In New York’s Chinatown, where the fish outnumber people, I am a foreigner among my own blood. A thousand glassy eyes stare at me, white and hungry. Hunchbacked men gut the silver-scaled spread of hollowed-out salmon, hands calloused like the topography of the Himalayas, knuckles scabbed like borders wrenched apart. No one stops. No one notices. My mom and I walk to the hazy pulse of the city, swaying with this chorus of bodies.
This is the portrait of my Saturday afternoons: wandering through crowded market stalls overflowing with Peking duck and roasted squid, the scent of soup dumplings permeating the air. I watch as my mom bargains with a toothless vendor for chicken feet, as Mandarin syllables clash like a discordant symphony, a music I no longer know how to sing.
Growing up, writing was my haven. My friends teased me for carrying a marble notebook wherever I went, pages brimming with mediocre poems my 12-year-old mind thought Shakespearean. Words, I discovered, have the power to forge rivers, oceans, mountains. They immortalize the rise and fall of civilizations, etch our names in rock and dust. Yet when I told my mom about my dreams of becoming a writer, she sighed.
No Asian writers in America.
You’re wrong, I insisted. I’m going to make it right here.
Thus, Chinatown — packed with bodies existing in the negative space of America’s racial binary, slack-jawed native tongues reminding me of my otherness — became a space of resentment. I didn’t understand my mom's attachment to these cluttered, charcoal streets, or why she referred to Chinatown as home.
My parents’ English is jagged and messy. Their tongues, knit with the acrid tang of ginseng and tsingtao, never knew how to cleanse themselves of their homeland. At the grocery store, when middle-aged white women snickered at my mom’s accent, she stopped speaking at all, knowing she could not mispronounce silence.
Yet in the bustling streets of Chinatown, my mom is anything but silent. Among the aisles of lychees and mooncakes, steaming baozhi and burning tea leaves, my mom speaks the language of resilience, fluent in its cadences. In the seafood aisle, men with hardened hands fillet the sleek bodies of dying fish, and in their almond-eyed stares I now find an unspoken understanding. All around me, people are discovering semblances of themselves.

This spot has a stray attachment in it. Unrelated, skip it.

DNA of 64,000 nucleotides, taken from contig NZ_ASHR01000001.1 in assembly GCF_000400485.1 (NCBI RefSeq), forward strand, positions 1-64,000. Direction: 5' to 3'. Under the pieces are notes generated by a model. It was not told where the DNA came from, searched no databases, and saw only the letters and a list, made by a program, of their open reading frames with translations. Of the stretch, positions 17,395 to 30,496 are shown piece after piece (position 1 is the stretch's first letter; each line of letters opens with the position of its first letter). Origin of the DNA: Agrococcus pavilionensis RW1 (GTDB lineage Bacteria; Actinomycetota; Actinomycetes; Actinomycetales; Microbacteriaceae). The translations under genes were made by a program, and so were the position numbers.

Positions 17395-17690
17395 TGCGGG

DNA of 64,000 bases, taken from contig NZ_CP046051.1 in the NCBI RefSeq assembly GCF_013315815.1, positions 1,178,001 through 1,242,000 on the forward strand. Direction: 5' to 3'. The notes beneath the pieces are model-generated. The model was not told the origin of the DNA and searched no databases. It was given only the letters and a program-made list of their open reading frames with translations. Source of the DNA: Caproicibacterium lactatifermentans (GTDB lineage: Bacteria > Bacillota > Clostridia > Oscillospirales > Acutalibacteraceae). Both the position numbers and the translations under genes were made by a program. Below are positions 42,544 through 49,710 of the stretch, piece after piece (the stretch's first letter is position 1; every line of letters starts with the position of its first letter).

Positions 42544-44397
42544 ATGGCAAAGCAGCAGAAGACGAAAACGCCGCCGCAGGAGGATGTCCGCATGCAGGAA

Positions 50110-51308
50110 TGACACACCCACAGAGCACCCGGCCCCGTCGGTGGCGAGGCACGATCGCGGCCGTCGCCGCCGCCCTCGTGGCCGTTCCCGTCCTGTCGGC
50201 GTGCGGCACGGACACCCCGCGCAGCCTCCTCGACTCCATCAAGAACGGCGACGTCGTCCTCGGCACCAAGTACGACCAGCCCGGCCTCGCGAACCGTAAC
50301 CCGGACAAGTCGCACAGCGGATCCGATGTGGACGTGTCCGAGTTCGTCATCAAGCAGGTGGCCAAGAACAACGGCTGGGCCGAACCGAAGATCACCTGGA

As I saw the way my mom’s eyes lit up when conversing in her native tongue, or the way our bodies blended seamlessly into the endless sea of people with monolids and yellow skin, I realized the plight of viewing my culture as an obstacle. I didn’t need to venture into white America to achieve my dream of becoming a writer — the inspiration I sought was right here. There is art in the way we speak, in the stories we share, in the legacies we carry. Our voices are beautiful ghosts, finding visibility in each other.
Gradually, Chinatown transformed from the subject of my discomfort to the subject of my poetry. In conversations with Chinatown residents, conducting interviews and writing essays on the Asian diaspora, and reciting my poems at open mics, I am reclaiming my roots. I am weaving the lost strands of my heritage into something greater, creating a mosaic of our own history with this tapestry of stories.
Now, as a first-year at Princeton, I will carry their words with me as I build a new chapter. While weekends with my mom in Chinatown will soon feel like a distant dream, a memory clean and gentle as wind, I will continue putting pen to paper, to forge my own legacy from the place that has raised me.
I write for the war veteran who carries his own marble notebook, learning English at 67 to communicate with his granddaughter. I write for the transgender woman grappling with the intersection of her Asian and queer identities. I write for the children racing one another barefoot over dusty roads, the rhythm of their feet against earth its own soaring melody. How the city trembles in the wake of its young! The age of silence is over. We have sparked an anthem with our voices. All around me, the confluence of English and Mandarin translates to Young one, we built this dream for you — now carry it forward.